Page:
Going through the strings of events that took place on the night of the take off of Air India's Boeing 747-237B aircraft, named Kanishka, from Toronto airport 30 years ago, it can be said that one of the worst mass murders in the history of Canada could be avoided.
Probably the night of 22 June, 1985 would not have been fateful for the passengers on board flight 181 had there been no trail of negligence and errors. The next day, a bomb exploded in the Kanishka 9,400 metre above the sea level in Irish airspace and ripped it into pieces. All 307 passengers, mostly of Indian origin, and 22 crew members on board the fight were killed.
The bodies of passengers and the remains of Kanishka were recovered from the Atlantic Ocean, south of Ireland. The investigation and medical examination of a few bodies showed that some of them did not die due to the blast but were actually drowned. Probably they had survived the blast as they were sitting in the rear end of the plane.
Kanishka bombing could be avoided
A trail of errors by the Canadian government, Royal Canadian Mounted Police (RCMP) and the Canadian Security Intelligence Service (CSIS) were put forth by the former Supreme Court judge Justice John Major, who headed the commission formed to conduct a public inquiry into the deadly incident.
"The government needs to take responsibility to avoid further failure and to prevent a return to a culture of complacency," Justice John Major had said in 2010, according to an old PTI report.
Justice Major, while concluding the public inquiry, said, "cascading series of errors" by Crown ministries, the RCMP, and CSIS led to the Kanishka bombing.
Had the Canadian government, intelligence and security agencies acted upon sincerely on the warnings of potential threat to Air India flights, provided by Indian intelligence and government, the mass murder could have been prevented.
The Canadian authorities had been alerted that Sikh extremists in Canada along with Babbar Khalsa, a pro-Khalistan organisation, had conspired the attack on an Air India flight in retaliation for Operation Blue Star in Amritsar against Sikh radicals 1984.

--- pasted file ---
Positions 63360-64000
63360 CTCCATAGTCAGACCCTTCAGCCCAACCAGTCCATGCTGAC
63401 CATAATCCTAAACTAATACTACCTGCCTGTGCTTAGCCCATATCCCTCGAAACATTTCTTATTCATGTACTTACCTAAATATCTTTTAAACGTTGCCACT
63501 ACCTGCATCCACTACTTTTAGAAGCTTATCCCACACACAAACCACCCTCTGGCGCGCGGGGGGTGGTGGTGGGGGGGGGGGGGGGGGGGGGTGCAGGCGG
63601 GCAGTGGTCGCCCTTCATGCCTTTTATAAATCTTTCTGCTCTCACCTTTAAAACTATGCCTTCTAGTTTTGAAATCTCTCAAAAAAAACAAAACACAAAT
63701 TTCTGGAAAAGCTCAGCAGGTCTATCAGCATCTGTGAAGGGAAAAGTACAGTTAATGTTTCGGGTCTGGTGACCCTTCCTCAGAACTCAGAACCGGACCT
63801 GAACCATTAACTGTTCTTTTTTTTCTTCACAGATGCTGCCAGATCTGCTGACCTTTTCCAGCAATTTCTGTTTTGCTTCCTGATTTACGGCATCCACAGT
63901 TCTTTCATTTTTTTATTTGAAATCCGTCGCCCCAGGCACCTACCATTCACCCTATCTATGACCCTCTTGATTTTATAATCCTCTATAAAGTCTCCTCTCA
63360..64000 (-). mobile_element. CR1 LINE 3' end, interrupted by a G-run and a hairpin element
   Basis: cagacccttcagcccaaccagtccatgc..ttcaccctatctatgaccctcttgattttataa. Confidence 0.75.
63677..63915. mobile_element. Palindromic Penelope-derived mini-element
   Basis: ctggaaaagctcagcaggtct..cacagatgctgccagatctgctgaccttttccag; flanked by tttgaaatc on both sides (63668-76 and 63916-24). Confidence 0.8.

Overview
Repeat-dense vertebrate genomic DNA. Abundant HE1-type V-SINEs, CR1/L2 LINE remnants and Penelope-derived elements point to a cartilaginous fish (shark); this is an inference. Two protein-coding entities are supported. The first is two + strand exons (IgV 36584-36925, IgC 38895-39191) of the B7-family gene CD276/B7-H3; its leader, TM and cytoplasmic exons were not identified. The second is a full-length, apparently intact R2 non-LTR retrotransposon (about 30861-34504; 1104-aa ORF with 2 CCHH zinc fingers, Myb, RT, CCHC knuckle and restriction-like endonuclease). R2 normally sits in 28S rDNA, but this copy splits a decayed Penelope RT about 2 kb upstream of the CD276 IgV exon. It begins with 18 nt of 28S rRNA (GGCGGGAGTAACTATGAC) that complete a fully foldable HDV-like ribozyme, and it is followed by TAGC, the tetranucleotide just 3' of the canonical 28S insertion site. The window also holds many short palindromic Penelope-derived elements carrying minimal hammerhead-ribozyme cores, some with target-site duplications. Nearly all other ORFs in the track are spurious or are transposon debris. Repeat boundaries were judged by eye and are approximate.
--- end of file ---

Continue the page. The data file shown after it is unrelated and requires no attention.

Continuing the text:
Lapses on part of Canadian authorities
In the wake of threats of attack on Air India flight, the airline had requested for tight security in Canada, both in Toronto and Montreal. Although, extra policemen were deployed at both the airports, the Canadian forces failed to prevent the extremists from succeeding in their attack.
According to investigations, one Manjit Singh, who checked in as M Singh, was accused of getting the bomb on the plane. His attempt was successful because of the security lapses and negligence.
How the bomb was planted
Singh had made reservations on Air India flights 181/182, but he had not received a confirmation. He had to fly from Vancouver to Toronto to board the flight 182 on 22 June. He arrived at the Vancouver airport to board a Canadian Pacific flight to Toronto airport.
At the airport, he insisted the ticket agent, Jeanne Bakermans, to check-in his luggage and have it transferred to AI flight 181 and then to AI flight 182, bound to Delhi and Mumbai (then called Bombay).
Though Singh's luggage reached Toronto, he never did. At the Toronto airport, according to the customs, Singh's bag, along with others', went through the baggage check. This was the first step where a major security lapse occurred.
In view of the threats, excess care was being taken in scrutinising the luggage, however, the X-ray machine, through which the bags had to go for check, became dysfunctional. As a result, the luggage had to be checked with portable PDD-4 explosive sniffer.
The portable sniffer was designed to test suspected objects from an inch away and make loud sound, hence, they were guided to use it along the edge of bags. While checking, the sniffer started beeping, but not that loud, and as they were not instructed what to do if they heard a short beep, they let the luggage inside the plane.
The Air India flight 181 flew to Montreal with the luggage, which was again transferred to jumbo jet, Kanishka. It was Singh's bag which had the explosive that brought upon the deadly disaster midair on 23 June.
A number of people were tried in connection with the blast, including Babbar Khalsa chief Talwinder Singh Parmar and the bomb maker, Inderjit Singh Reyat. While Parmar was killed by Punjab police near Amritsar in 1992, Reyat became the only suspect in the case to face conviction.
He was convicted of manslaughter and perjury for giving false testimony against the other two - Ripudaman Singh Malik and Ajaib Singh Bagri, who were tried in the bombing case but were never convicted.
Justice of the Supreme Court of British Columbia Ian Josephson, who was overseeing the Kanishka bombing case, had said that the suspects were not brought to justice due to "unacceptable negligence" by the CSIS.
The Canadian security agency was accused of erasing more than 150 tapes of Parmar's phone conversations ahead of the bombing.
"Those tapes would have been a very helpful piece of evidence, either to demonstrate a person's involvement or to demonstrate that a person was not involved,'' former BC Crown attorney James Jardine had told the Commision headed by Justice Major.